Metformin may help patients maintain long-term weight loss

1. Continued use of metformin beyond the randomized controlled trial was found to be predictive of long-term weight loss among participants who had lost at least 5 percent of their body weight during the first year of the trial.

2. The authors observed that older age and greater amount of weight loss in the first year of the study were independent predictors of long-term weight loss.

Evidence Rating Level: 2 (Good)

Study Rundown: Type 2 diabetes has many associated morbidity and mortality risks and is a significant burden of disease in North America. Weight loss is an important factor in preventing and/or delaying the development of Type 2 diabetes. The authors of this study conducted post hoc analysis of data from the Diabetes Prevention Program (DPP), a randomized controlled trial to identify predictors of long-term weight loss (LTWL). They observed that among patients who had lost at least 5 percent of their body weight during the first year of the trial, patients who continued to take metformin sustained the greatest amount of weight loss in long-term follow up. Furthermore, greater weight loss within the first year of the study was predictive of overall greater long-term weight loss. One of the strengths of this study was that the DPP had a significant long-term follow-up to assess weight loss and diabetes prevention among patients. A limitation of this study was that even though the initial DPP study was a RCT, the post hoc analysis was a secondary analysis and assessed nonrandomized subsets of the groups after the first year.

Click to read the study in Annals of Internal Medicine

Relevant Reading: A High-Carbohydrate, High-Fiber, Low-Fat Diet Results in Weight Loss among Adults at High Risk of Type 2 Diabetes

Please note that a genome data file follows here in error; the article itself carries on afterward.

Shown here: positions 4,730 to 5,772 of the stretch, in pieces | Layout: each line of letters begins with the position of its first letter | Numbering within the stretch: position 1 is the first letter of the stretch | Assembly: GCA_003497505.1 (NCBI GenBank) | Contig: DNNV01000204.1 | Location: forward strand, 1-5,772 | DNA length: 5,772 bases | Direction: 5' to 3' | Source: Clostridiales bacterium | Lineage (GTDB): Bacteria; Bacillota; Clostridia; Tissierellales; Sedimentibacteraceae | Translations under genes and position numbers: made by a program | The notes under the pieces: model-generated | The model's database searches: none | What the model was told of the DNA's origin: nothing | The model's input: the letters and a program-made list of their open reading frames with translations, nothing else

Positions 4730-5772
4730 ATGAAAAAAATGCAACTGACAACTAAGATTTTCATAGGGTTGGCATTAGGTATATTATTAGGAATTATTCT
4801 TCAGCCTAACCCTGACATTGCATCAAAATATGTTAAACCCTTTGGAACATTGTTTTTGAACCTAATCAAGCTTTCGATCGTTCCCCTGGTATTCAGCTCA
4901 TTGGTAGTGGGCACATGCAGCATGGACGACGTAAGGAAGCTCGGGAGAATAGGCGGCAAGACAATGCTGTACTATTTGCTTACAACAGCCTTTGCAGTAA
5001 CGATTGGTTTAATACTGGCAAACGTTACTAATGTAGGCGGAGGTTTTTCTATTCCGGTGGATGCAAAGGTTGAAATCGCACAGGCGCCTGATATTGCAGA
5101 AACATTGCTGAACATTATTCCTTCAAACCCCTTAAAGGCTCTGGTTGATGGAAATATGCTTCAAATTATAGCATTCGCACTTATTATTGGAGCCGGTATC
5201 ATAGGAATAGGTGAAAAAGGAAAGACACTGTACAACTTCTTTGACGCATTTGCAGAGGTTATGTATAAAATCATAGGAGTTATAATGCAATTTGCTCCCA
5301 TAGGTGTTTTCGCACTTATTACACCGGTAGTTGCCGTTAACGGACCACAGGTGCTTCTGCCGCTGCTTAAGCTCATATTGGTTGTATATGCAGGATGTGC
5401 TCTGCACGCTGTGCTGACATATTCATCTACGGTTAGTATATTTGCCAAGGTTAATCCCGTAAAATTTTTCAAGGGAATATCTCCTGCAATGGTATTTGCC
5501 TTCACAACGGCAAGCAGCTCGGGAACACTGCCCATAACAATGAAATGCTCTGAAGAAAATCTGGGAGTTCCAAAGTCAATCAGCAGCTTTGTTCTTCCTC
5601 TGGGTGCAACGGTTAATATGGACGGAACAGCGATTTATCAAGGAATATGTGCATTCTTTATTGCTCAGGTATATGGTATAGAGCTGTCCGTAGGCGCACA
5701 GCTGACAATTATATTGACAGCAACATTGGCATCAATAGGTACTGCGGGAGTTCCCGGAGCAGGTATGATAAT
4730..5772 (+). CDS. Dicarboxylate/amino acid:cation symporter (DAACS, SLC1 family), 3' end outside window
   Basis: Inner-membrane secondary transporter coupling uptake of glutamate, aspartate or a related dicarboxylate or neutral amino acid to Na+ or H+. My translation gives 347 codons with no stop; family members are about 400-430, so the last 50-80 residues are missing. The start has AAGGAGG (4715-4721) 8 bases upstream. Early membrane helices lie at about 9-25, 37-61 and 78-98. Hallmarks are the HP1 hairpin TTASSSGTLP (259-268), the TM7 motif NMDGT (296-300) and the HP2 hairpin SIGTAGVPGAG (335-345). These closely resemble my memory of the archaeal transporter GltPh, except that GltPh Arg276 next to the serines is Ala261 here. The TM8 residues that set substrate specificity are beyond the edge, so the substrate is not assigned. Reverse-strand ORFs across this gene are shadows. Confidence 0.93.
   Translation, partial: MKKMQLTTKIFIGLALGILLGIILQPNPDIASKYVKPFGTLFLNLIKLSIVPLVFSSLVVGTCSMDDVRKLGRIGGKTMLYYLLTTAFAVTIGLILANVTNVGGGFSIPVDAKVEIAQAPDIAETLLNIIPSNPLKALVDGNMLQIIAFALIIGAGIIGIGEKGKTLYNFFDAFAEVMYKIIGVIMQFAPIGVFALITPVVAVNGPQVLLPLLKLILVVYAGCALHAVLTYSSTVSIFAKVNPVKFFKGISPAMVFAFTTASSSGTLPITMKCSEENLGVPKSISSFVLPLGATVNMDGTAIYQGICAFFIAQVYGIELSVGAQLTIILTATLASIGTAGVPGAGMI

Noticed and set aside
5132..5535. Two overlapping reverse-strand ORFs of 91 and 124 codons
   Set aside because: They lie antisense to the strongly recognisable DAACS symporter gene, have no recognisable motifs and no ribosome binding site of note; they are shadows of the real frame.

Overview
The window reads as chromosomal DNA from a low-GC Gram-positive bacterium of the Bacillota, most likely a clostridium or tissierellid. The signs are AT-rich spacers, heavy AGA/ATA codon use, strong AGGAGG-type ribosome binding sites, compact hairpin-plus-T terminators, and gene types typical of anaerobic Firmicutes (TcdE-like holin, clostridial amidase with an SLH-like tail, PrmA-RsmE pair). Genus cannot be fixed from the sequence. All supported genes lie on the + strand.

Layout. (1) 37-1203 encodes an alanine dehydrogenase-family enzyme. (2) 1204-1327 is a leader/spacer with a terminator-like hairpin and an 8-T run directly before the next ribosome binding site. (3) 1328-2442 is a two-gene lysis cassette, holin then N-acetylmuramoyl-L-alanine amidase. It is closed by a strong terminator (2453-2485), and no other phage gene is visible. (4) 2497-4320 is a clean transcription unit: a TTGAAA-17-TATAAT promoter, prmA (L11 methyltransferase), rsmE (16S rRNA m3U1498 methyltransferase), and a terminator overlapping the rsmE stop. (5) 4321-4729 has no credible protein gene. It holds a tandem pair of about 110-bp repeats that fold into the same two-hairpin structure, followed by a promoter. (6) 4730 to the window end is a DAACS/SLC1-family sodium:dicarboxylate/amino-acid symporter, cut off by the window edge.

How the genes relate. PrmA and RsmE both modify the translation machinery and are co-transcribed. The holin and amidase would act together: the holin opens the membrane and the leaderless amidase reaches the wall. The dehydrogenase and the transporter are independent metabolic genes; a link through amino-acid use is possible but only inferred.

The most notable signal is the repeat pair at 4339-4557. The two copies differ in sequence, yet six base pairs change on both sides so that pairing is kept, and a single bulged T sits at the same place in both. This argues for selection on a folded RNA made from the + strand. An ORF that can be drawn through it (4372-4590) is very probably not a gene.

In-Depth [post hoc analysis]: The authors conducted a post hoc analysis of the Diabetes Prevention Program (DPP) randomized controlled trial, in order to identify predictors of LTWL. The randomized controlled trial was carried out from July 1996 to July 2001 and compared weight loss of participants using metformin, intensive lifestyle intervention (ILS), or placebo. The second phase of the study was a long-term follow-up (DPP Outcomes Study) where weight changes were observed among 88.5% of participants at 10 and 15 years. To analyze the data, the authors utilized fixed-effects models and generalized estimating equation models to estimate the percentage of participants with LTWL that had lost at least 5% of weight within the first year of the study. The authors observed that the greatest mean weight loss compared to baseline maintained between years 6 and 15 was within the metformin group (6.2% 95% CI, 5.2% to 7.2%). These weight loss results were followed by the ILS group (3.7%, CI 3.1% to 4.4%) and then the placebo group (2.8% CI 1.2% to 4.4%). Additionally, the authors found independent LTWL predictors to be greater weight loss in the first year, older age and continued use of metformin in the metformin group.

Image: PD

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